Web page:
Monday, November 30, 2009


Spirit never acts in a fixed way. In general, to hear that someone you love needs you does result in fulfilling the need. There are certain loving instincts that come naturally when you are in touch with spirit:

You don’t oppose. You put feelings over results. You want to help. Service gives rise to feelings of joy. You put another’s wishes on the same plane as your own.

These instincts develop and mature through surrender over the years. But if you go back again to the experience of falling in love, you will see that these aren’t learned responses. Love already contains them. Love automatically means release from ego conflict and struggle.

A single experience of falling in love isn’t a complete release, since struggle inevitably returns, but lovers get at least a glimpse of the Way. Whether they can articulate it or not, this is what they discover:

It takes no effort to love. The state of being has its own innate joy. Questions answer themselves if you are aware enough. Life is safe. Flowing with the current of being is the simplest way to live. Resistance never really succeeds. Controlling the flow of life is impossible.

These are the realizations that bring a person out of struggle. Struggle is born of the ego’s isolation; it ends when you can find the Way and surrender to its guiding force.

Since one of man’s most prized qualities is his ability to struggle against diversity, a life of nonstruggle falls far outside our current worldview. Yet to come from love obviously cannot be a struggle. How are the two reconciled?

The answer lies in free will. Humans can choose to end the struggle and come from love–every day this possibility is precisely what you face in your relationships.

Adapted from The Path to Love, by Deepak Chopra (Three Rivers Press, 1997).
love, surrender, struggle,

Sunday, November 29, 2009

After Thankfulness

-Devlyn Steele

I know God won't give me anything I can't handle, I just wish he wouldn't trust me so much.

-Mother Teresa

The Thanksgiving holiday came and went. Some took the time to reflect, acknowledge and share what they were thankful for. Others just dug right into the food, and some didn't even think about being thankful, but instead were more focused on what was going wrong in their lives.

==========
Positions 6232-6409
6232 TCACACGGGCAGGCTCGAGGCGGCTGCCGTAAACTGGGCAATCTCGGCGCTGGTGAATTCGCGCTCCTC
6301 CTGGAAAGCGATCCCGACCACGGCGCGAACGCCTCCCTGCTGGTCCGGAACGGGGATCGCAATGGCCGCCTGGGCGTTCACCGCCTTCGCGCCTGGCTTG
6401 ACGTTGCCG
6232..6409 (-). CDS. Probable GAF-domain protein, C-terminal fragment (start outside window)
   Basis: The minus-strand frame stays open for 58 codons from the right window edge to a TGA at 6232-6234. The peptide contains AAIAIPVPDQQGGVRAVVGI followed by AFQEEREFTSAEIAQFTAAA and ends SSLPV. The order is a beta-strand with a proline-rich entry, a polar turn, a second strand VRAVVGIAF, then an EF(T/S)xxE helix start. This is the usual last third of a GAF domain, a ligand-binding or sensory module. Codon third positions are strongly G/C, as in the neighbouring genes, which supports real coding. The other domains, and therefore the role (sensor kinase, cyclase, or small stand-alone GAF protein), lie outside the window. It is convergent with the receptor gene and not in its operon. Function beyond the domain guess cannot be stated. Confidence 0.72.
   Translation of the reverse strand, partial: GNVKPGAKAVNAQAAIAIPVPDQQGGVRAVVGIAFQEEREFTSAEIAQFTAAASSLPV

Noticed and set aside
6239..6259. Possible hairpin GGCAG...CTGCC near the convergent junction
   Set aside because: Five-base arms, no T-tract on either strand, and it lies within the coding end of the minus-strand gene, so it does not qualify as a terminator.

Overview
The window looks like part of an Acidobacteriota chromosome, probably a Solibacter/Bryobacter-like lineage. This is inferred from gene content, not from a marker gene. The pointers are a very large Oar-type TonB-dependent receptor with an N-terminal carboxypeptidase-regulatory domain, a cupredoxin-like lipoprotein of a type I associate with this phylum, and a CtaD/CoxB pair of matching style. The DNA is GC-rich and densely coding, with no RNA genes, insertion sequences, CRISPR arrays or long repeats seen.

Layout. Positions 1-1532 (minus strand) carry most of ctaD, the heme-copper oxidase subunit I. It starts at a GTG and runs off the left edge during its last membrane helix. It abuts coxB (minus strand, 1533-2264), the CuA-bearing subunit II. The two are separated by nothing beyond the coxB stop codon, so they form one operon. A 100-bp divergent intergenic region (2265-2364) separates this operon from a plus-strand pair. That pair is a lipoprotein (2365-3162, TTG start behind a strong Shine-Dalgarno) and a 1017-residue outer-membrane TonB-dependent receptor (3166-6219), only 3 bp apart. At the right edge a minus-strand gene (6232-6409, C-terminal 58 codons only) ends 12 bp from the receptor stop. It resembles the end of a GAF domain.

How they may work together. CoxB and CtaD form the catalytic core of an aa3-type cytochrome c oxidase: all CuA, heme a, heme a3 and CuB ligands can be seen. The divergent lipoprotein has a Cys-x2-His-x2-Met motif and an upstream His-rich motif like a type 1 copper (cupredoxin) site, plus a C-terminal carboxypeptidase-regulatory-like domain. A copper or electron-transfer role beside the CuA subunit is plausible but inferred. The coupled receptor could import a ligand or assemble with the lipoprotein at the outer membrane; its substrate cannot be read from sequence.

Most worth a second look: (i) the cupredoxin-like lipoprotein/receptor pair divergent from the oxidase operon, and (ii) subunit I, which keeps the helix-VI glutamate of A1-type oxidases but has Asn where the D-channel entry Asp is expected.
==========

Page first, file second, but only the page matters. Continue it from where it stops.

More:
Regardless, Thanksgiving has concluded and we're back to our routines, and for many the notion of being thankful has also come and gone. The past year has been a tough year for a lot of us. The economic turmoil has created fear, strain and stress. Many are also facing career and financial obstacles. These obstacles may have lead to relationship strain, high anxiety and or depression. With the struggles we face every day, it's often a difficult concept to remember to be thankful.

It's precisely when times are tough that we need to be most grateful. It's easy to point out what is wrong, complain or to be bitter. Concentrating on the negative takes no imagination, and doesn't clear the path to see other possibilities. In fact, dwelling on our problems builds a wall that impedes our ability to see past our obstacles. When we cannot see the possibility of things improving we lose motivation and quality of life. Without motivation we fail to get into action to create real change in our lives. Then as we stay stuck in the negative unable to get into action, we lose our enjoyment of the day.

Learning to change your perspective to being more grateful creates a new experience in life. It allows you to enjoy where you are and fosters an atmosphere of hope. Hope allows you to see a future with possibilities of improvement. Thinking that things can get better creates motivation. Motivation gets you into action today towards building a brighter future. Getting into action gives you confidence that you can improve your life. Having the opportunity to improve your life is something that you can be grateful for. Developing a deep sense of gratitude will make you stronger and propel you into a cycle of action to improve every aspect of your life.

If you feel that you have nothing to be grateful for, then start by just being grateful for experiencing this day. Being grateful for this day means you have an opportunity to get into action, which in turn mean you have the possibility of improving any aspect of your life. Once you start being grateful you will jump start improvement in your life. You will discover that you actually have so much more to be grateful for. You will find yourself grateful for the food you eat, shelter you have, clothes you wear and the people you know. We all have things to be grateful for, we just live our lives overlooking them. The fact that you have this day is an amazing gift that you can use to create a better tomorrow while finding joy in today.